You may think I hesitate because I am concerned she may be unkind to me. It would be too easy if that were it. If I knew she would just fight with me, then I would have done it long ago. There is no pain in rejection that you can count on. What I worry about—what if she answers—what if she tells me she is making stuffed bread. Then she tells me how she combined flour to make dough. What if she told me her mother was ill and we should plan to go to Damanhour next weekend. I have not heard her true voice. How would I continue? What would I say before sleep that night when we are laying next to each other? What do I say the next day? I would be required to actually “live with her.” The silence makes it tolerable. It moves things along. And in the end, we will have passed many many days together. Maybe I should wait closer to the end. You laugh. It was a joke. It’s like the joke about the man who wanted to take his wife to Paris for their first wedding anniversary and his friends protested and said if you take her to Paris, she will expect more each year. What will you do on your fifth wedding anniversary? There is wisdom to this joke.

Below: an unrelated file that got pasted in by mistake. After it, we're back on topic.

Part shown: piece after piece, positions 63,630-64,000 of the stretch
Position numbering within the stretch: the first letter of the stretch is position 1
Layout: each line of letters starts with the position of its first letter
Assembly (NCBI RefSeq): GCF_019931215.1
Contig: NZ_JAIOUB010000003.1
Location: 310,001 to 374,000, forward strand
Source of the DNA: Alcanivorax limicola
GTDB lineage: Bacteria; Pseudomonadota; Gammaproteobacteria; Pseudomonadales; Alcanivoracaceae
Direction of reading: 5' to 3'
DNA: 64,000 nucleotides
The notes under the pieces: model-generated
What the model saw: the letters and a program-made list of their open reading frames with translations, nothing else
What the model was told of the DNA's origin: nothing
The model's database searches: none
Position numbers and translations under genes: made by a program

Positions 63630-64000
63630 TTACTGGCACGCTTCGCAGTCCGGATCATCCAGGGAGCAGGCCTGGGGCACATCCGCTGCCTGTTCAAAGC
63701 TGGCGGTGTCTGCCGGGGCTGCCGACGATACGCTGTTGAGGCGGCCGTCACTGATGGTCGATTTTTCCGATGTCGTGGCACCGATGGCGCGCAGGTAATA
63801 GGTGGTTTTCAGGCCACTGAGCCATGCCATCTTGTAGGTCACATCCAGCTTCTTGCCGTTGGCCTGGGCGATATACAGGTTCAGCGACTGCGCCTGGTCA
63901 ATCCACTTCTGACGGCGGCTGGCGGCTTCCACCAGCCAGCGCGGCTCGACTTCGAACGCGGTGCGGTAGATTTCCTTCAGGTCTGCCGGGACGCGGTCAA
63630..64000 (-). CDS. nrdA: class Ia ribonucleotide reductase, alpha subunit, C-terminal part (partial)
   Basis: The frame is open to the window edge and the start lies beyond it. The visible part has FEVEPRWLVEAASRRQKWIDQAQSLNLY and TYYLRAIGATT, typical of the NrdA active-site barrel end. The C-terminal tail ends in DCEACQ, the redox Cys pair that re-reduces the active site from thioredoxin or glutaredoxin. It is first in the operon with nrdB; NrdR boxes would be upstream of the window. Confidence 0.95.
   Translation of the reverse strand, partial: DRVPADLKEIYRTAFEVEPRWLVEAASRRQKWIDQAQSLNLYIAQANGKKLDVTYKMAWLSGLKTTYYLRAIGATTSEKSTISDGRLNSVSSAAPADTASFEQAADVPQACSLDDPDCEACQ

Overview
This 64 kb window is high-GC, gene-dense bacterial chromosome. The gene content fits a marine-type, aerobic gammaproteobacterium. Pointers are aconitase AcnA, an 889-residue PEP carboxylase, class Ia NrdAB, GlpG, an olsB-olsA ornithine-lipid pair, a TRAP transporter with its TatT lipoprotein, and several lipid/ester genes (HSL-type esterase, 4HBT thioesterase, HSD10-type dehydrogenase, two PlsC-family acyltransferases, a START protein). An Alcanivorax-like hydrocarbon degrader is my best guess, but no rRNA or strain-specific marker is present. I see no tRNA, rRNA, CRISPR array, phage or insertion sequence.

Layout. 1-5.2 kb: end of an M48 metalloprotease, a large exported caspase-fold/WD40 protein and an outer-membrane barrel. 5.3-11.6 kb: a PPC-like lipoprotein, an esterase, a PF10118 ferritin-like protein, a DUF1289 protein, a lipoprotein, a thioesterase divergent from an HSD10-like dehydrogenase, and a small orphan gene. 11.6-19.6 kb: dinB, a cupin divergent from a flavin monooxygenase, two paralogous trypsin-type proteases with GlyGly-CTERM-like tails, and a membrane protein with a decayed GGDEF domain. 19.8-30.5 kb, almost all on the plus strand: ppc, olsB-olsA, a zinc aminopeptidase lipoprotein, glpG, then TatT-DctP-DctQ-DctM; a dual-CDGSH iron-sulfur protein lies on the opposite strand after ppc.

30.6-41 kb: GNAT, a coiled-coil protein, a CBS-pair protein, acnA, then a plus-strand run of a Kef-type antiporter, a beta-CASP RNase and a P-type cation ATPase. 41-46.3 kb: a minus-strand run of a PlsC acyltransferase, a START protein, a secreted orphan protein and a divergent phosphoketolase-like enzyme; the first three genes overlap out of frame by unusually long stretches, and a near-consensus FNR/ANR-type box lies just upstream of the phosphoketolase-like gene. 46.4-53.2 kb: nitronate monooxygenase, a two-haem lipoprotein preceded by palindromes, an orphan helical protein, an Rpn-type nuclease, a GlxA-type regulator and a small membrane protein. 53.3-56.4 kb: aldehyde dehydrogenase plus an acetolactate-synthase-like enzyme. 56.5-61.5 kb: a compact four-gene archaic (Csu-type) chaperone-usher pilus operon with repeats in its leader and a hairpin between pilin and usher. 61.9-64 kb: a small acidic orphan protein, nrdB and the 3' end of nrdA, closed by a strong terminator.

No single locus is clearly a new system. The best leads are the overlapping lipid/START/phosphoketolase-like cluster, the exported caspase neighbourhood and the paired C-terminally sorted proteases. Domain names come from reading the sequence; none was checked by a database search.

My whole family has become quieter though. And I think its only when I am there they are quiet. As if I choke them when I open the door. Not so much my wife. She pretends I am not there. My oldest son, I think he hates me. I catch him staring at me. Fire in the outer ring of the green of his eyes. He got those eyes from his mother. You would think I would hear whispers about what happens when I am not there. Four days ago, I actually did speak to my wife. I gave her two pounds and a few piasters. I told her I was in the mood for rice pudding. I like it sweet and creamy. Go out and buy rice and sugar and make it for me tonight when I return. I like rice pudding. Hot from the pan. The truth was that I had smelled it that morning. Someone else was having it and I craved it. This made her silence grow louder.

I went to work. Ahmed has hired—not an assistant—but someone he can send out. I am very busy at the store and I must be there at all times. This new errand boy is young—14 but very rude. He stares openly at women and curses. I do not know why Ahmed hired him. Maybe he is doing a favor for someone. His name is Mohammed. He drinks four cups of tea in the first hour he is there. He doesn’t ask anyone else if they want any tea. He does very little. He knocks over a shelf of dried sugar cane. He cleans up only after I have insisted. But he doesn’t really clean. You know the type. Doesn’t like to work. Drinks a lot of tea. I want to know why he is here but I don’t want to speak to him and I do not have the courage to question Ahmed.